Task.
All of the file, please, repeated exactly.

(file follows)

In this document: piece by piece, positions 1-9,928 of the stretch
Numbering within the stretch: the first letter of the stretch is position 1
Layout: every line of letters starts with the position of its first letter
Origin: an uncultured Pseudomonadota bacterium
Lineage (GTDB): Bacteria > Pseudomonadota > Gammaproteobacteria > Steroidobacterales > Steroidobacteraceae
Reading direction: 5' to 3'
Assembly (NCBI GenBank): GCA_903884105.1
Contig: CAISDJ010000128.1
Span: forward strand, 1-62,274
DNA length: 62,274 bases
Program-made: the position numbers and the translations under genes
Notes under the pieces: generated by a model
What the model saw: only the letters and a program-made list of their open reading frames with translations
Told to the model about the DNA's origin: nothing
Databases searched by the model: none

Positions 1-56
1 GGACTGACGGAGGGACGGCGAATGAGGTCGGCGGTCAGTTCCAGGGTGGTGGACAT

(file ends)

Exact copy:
In this document: piece by piece, positions 1-9,928 of the stretch
Numbering within the stretch: the first letter of the stretch is position 1
Layout: every line of letters starts with the position of its first letter
Origin: an uncultured Pseudomonadota bacterium
Lineage (GTDB): Bacteria > Pseudomonadota > Gammaproteobacteria > Steroidobacterales > Steroidobacteraceae
Reading direction: 5' to 3'
Assembly (NCBI GenBank): GCA_903884105.1
Contig: CAISDJ010000128.1
Span: forward strand, 1-62,274
DNA length: 62,274 bases
Program-made: the position numbers and the translations under genes
Notes under the pieces: generated by a model
What the model saw: only the letters and a program-made list of their open reading frames with translations
Told to the model about the DNA's origin: nothing
Databases searched by the model: none

Positions 1-56
1 GGACTGACGGAGGGACGGCGAATGAGGTCGGCGGTCAGTTCCAGGGTGGTGGACAT